The Business of Art: An Art-Market Recession Report

The Business of Art: An Art-Market Recession Report

The opening of 31GRAND’s space on the Lower East Side, July 2007

Since last fall, a fog of uncertainty has blanketed New York’s art world as galleries, artists, and collectors have tried to make sense of the current economic recession. While the economy was still in free-fall, New York Magazine critic Jerry Saltz predicted a dire economic future: “If the art economy is as bad as it looks—if worse comes to worst—40 to 50 New York galleries will close.” 

Those words were written in October, following the Frieze Art Fair in London, and from all accounts it was the month that the art market bubble burst. Daniel Cooney, of Daniel Cooney Fine Art in Chelsea, remembers the anxiety he felt as sales abruptly stopped. “Some collectors that I thought I would be able to always rely on had disappeared,” he says.

Sara Jo Romero of Schroeder Romero had the same sinking feeling. “Going into the fall was scary,” she says, “but since late November and December things picked up. We did well in Miami, where many people didn’t.”

Miami Basel’s art fair last December, a widely used barometer of the art world’s health, was lackluster at best, but that’s not to say people weren’t buying. Ed Winkleman of the Winkleman Gallery spotted a trend, saying, “Galleries were selling the artists that had an established market, people were buying the artists they knew. The question is the new talent and building a market for them from scratch.”

Art consultant Franklin Boyd of Boyd Level attended Miami Basel and noticed galleries were more eager than ever to discuss price. “The biggest question now is ‘will your check clear?’” Her hunch is that after the March fairs there may be a new wave of closings if sales don’t improve.

Boyd also sees another impending problem on the horizon: “The nonprofit side is feeling the downturn severely since many rely on dividends in terms of cash flow.” Some New York area nonprofit museums have already had board members drop off because of financial problems, and she predicts a tougher sell for the typically high-priced tickets to spring fund-raisers.

Winkleman, who has written How to Start and Run a Commercial Art Gallery(surfacing in July from Allworth Press), has been thinking a great deal about strategies to survive in bad economic times. In a January post on the Artworld Salon blog, he outlined four strategies: 1. “Closing,” which means, among other things, that some galleries may vacate their space to save on rent and take their time deciding on their next move; 2. “Money shows” instead of concept shows; 3. A “no guts, no glory” approach that forgoes sales in favor of critical acclaim; and 4. Consolidation, in which dealers join forces to weather the storm.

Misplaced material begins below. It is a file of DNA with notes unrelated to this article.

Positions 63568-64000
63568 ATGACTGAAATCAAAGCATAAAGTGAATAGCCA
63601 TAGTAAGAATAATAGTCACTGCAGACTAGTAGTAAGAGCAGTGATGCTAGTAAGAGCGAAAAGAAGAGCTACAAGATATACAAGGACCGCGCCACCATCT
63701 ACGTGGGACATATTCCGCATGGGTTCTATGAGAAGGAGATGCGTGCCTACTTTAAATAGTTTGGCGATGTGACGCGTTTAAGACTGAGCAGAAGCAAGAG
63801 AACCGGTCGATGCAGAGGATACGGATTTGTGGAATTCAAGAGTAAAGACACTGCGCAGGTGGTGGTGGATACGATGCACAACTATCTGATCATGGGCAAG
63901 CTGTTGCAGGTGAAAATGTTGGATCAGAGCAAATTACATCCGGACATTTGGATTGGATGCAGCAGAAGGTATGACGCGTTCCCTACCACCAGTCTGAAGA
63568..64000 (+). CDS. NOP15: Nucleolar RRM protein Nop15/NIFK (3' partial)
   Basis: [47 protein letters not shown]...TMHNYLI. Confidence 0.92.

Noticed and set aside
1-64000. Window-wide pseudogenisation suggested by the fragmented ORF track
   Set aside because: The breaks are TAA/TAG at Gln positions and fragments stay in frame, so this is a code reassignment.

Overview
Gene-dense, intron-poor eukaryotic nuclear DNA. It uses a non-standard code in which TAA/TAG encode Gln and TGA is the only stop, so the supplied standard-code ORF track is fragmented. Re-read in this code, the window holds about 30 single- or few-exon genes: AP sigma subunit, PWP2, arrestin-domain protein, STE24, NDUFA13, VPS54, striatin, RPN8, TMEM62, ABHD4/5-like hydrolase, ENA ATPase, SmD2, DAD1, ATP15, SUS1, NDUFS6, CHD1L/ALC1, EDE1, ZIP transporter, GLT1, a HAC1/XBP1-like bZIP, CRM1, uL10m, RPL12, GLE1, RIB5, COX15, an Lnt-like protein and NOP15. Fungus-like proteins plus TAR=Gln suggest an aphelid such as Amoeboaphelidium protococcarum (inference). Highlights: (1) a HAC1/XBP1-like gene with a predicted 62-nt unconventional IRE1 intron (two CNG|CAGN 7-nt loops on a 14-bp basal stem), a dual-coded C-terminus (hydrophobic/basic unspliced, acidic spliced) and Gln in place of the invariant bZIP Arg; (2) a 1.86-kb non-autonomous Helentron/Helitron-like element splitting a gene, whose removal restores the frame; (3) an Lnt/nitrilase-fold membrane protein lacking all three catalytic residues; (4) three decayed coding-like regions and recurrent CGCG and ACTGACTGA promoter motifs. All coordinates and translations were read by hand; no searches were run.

Ground zero for the gallery rumor mill is a blog called How’s My Dealing. The site is the art world’s secret guilty pleasure, although not one without its share of misinformation and controversy. When one anonymous commenter posted that Bellwether was going to close, owner Becky Smith was repeatedly asked if she was calling it quits. The incident lead to an email blast to her contact list clearly stating: “BELLWETHER IS NOT CLOSING.”

Rumors aside, nine city art galleries have or will close since the economic crisis began: 31GRAND, Cohan and Leslie, Guild & Greyshkul, Mehr Gallery, Fotosphere, Plane Space, Rivington Arms, Roebling Hall, and werkstatte. Many others have downsized or are faced with uncertain futures. 

Johannes VanDerBeek, cofounder of Guild & Greyshkul, says that they’re sad to be shutting their doors: “[The economy] impacted us in a really immediate way. We had planned exhibitions for the whole year but around fall we realized that if we continue we might accumulate significant debt.”

“We started this to foster community and exchange but it became impossible to imagine doing that in a realistic manner with our economic outlook,” he says. Focused on closing the space responsibly, the gallery will bow out with a final group show in February.